If you set your OSX Sound Preferences Output to Universal Audio Thunderbolt (PCI card) then the stereo sound from normal OSX applications (such as web browsers, but annoyingly not GarageBand) comes out of the Apollo’s ADAT 1+2 outputs, which is exactly what we want, because the Apollo connects via ADAT to the DM1000 and hence the loudspeakers. This is set in the Audio MIDI Setup application, Audio Devices window, after selecting Universal Audio Thunderbolt and clicking the Configure Speakers... button.

Otherwise output channel numbering is confusing because we only use the Apollo’s digital outputs to the mixer, so the audio output channel numbers you need to use start at 11 instead of 1.

There’s a better way to configure this using their “Core Audio Panel” and “Flex Driver Overview”: Talk to staff if you would like to work on this or if this would help you.

The Console Settings window’s CORE AUDIO tab shows the channel mappings listed in the rest of this section.

Input channels the Mac sees:

Output channels the Mac sees on the Apollo:

These channel mappings have sometimes changed in weird ways, for example one time outputs 43-50 were mapped to ADAT (instead of 11-18). If you get weird behavior try power-cycling both the Mac and the Apollo.

So for example, in Logic Pro X you would go to Preferences > Audio... (under the Logic Pro X menu), then the I/O Assignments tab, then the Output sub-tab, and under Stereo set Output: to Output 11-12 using the drop-down menu.

In Max you might want to go to the Audio Status window (available under the Options menu), click Open I/O Mappings, and set Max’s outputs 1-8 to go to Apollo outputs 11-18, as shown in this screenshot:

If you use Max you might want to use these I/O Mappings so that when your patch outputs to DAC channels 1-8 it comes out the proper Apollo outputs into the DM1000 and the speakers.

Using the CCRMA Linux Machine

cmn56 has its own separate desk, monitor, keyboard, mouse, and audio interface (RME Hammerfall DSP Digiface).

You should be able to use your usual CCRMA username and password, and once you log in you should be able to see all your files, like with any CCRMA Linux Machine.

Linux Audio

It may require troubleshooting to get sound on Linux through the RME Hammerfall DSP Digiface audio interface. The RME’s sample rate should be set to synchronize to its word clock input, which comes from the DM1000. The RME’s first ADAT output, corresponding to output channels 1-8, goes to DM1000 input channels 33-40, and its first ADAT input, corresponding to input channels 1-8, comes from the DM1000.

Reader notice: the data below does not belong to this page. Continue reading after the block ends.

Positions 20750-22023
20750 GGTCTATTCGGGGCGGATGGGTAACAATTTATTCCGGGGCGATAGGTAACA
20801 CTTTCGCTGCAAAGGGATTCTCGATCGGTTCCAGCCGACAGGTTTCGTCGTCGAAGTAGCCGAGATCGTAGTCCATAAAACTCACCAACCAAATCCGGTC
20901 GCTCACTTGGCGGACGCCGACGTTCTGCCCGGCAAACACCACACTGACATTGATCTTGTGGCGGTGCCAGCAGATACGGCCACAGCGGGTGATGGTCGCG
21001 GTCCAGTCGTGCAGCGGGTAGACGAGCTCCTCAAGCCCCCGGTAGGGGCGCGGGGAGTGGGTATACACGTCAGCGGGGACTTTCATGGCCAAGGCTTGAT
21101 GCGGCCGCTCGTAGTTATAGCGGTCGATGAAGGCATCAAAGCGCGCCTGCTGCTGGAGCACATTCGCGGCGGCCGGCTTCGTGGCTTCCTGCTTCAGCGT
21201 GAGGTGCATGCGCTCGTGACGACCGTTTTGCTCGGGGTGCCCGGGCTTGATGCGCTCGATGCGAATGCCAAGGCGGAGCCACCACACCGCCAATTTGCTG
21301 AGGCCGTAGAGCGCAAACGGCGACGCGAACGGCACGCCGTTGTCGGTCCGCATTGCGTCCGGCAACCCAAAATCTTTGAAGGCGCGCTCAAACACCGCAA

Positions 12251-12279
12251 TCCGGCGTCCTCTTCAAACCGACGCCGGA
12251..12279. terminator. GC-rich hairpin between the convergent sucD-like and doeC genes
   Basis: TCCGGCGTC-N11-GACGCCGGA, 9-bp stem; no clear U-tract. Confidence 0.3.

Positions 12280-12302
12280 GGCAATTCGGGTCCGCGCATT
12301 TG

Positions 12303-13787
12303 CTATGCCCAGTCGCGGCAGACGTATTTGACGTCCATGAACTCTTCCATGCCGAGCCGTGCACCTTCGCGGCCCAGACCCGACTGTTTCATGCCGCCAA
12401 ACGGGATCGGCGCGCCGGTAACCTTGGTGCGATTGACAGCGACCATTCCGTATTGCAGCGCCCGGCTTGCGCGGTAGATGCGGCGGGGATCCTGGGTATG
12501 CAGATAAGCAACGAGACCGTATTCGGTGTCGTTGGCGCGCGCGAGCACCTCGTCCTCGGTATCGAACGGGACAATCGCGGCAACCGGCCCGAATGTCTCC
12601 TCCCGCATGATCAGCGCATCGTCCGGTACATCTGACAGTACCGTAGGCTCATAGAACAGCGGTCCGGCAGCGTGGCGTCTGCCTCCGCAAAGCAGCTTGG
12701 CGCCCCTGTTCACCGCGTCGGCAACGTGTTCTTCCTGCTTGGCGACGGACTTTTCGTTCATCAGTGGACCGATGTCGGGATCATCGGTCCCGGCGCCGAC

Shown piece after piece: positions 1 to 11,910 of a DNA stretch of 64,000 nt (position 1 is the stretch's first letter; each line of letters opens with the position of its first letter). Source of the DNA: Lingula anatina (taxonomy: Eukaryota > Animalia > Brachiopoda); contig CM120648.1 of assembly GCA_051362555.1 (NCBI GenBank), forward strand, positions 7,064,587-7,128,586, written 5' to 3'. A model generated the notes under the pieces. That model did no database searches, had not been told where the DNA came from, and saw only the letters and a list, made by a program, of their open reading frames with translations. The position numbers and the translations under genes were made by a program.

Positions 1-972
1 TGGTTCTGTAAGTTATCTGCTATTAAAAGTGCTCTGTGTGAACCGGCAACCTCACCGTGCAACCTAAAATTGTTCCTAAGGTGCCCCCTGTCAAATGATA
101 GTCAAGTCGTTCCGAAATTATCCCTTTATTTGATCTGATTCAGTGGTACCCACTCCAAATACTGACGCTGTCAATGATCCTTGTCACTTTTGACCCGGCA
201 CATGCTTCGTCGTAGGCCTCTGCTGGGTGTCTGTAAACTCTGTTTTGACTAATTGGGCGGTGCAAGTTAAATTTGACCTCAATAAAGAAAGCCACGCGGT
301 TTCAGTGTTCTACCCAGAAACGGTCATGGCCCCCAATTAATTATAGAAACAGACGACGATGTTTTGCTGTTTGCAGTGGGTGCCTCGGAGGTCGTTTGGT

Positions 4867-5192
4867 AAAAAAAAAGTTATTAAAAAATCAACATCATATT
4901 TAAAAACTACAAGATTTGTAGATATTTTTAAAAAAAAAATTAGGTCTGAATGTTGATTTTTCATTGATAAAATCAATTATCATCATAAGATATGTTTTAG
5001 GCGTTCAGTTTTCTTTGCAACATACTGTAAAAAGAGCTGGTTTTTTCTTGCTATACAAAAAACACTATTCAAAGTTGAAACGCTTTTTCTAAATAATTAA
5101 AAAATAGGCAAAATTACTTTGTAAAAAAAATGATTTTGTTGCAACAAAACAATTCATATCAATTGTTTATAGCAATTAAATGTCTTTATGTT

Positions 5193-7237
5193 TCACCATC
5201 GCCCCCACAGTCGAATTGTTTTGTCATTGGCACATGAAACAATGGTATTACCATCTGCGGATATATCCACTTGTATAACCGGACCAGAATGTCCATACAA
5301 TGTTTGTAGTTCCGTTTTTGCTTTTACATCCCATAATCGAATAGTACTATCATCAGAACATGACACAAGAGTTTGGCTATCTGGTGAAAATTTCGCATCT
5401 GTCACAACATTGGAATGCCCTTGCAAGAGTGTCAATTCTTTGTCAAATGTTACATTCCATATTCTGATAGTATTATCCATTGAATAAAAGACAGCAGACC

The RME interface has no front-panel meters. You want to see two LEDs lit on the front panel, both in the “INPUT STATE” area:

  1. WC lock (telling you the RME is properly locked to wordclock coming from the DM1000)
  2. ADAT 1 (telling you the RME sees one 8-channel ADAT light pipe connection from the DM1000)

The “host” LED might be red - that means a bad connection between the Linux machine and the RME. (If the connection is OK there will be no light.)

“ADAT” might be blinking green - that might or might not be a problem.

You probably want/need the hdspmixer and hdspconf Linux command-line programs. hdspmixer presents a quasi-mixing-board-like interface that’s mainly useful for metering (though one time Matt was getting no sound through JACK and after launching hdspmixer it immediately started working, though that may have been coincidence…) hdspconf lets you configure the RME’s settings; make them look like this photo:

hdspconf should look like this in Studio E

In general for RME issues you can try logging out and back in, or rebooting cmn56

General Linux Audio Software / ALSA / Pulse audio

Doesn’t work. So forget getting sound from Firefox, VLC, etc.

By default sound will go through PortAudio and ALSA but ALSA can’t see the RME audio interface.

Sound Preferences doesn’t see the RME as a “Device”, offering only Dummy Output which does nothing.

Audacity under Linux

Audacity should see Hammerfall DSP: RME Hammerfall DSP + Digiface (hw:0,0) and offer it as an input and/or output audio device. If you explicitly select the device then Audacity will output (only) to the first and second outputs, which is probably what you want. (The default other Playback Device options may do nothing.)

JACK under Linux

You will probably need JACK to use Ardour, Pd, JackTrip and other software.

The main issue is that you have to make sure JACK is talking to the proper audio device, in this case either RME Hammerfall DSP + Digiface aka hw:DSP,0 or Hammerfall DSP (hw:0) aka hw:DSP.

JACK sees 26 output signals (playback_1 through playback_26) under system, but only the first 8 connect to anything (namely mixer inputs 33-40). Likewise JACK sees 26 input signals (capture_1 through capture_26) but only the first 8 are connected (via ADAT coming from DM1000 slot 1 outputs 9-16, which you can access using the DM1000 Output Patch.

More info about running JACK on CCRMA Linux Workstations

Sound system and bass management

The 8 bus outputs of the DM1000 come out in analog via “Omni Outs” 1-8. These go into a pair of Xilica XP-4080 DSP Processors that are each configured as a 4.1 crossover. The front left speakers (1,3,5,7) go through the top unit, with the 4 crossover high-frequency outputs each going to the appropriate speaker and the 4 crossover low-frequency outputs being mixed and sent to the front left subwoofer. In other words, any bass frequencies you send to any of the left 4 speakers will “automatically” come out the left subwoofer. Likewise with the four right speakers (2,4,6,8) and one right subwoofer through the bottom unit.


Recall the good preset on the DM1000

Are all 8 loudspeakers powered on?

Is everything still plugged into the KVM? Should be 2 computers (Mac Pro and your laptop), shared keyboard, mouse, video monitor

Are all of the Xilica input and output channels unmuted?

This page of CCRMA documentation last committed on Tue Oct 17 09:56:07 2023 -0700 by Matthew James Wright. Stanford has a page for Digital Accessibility.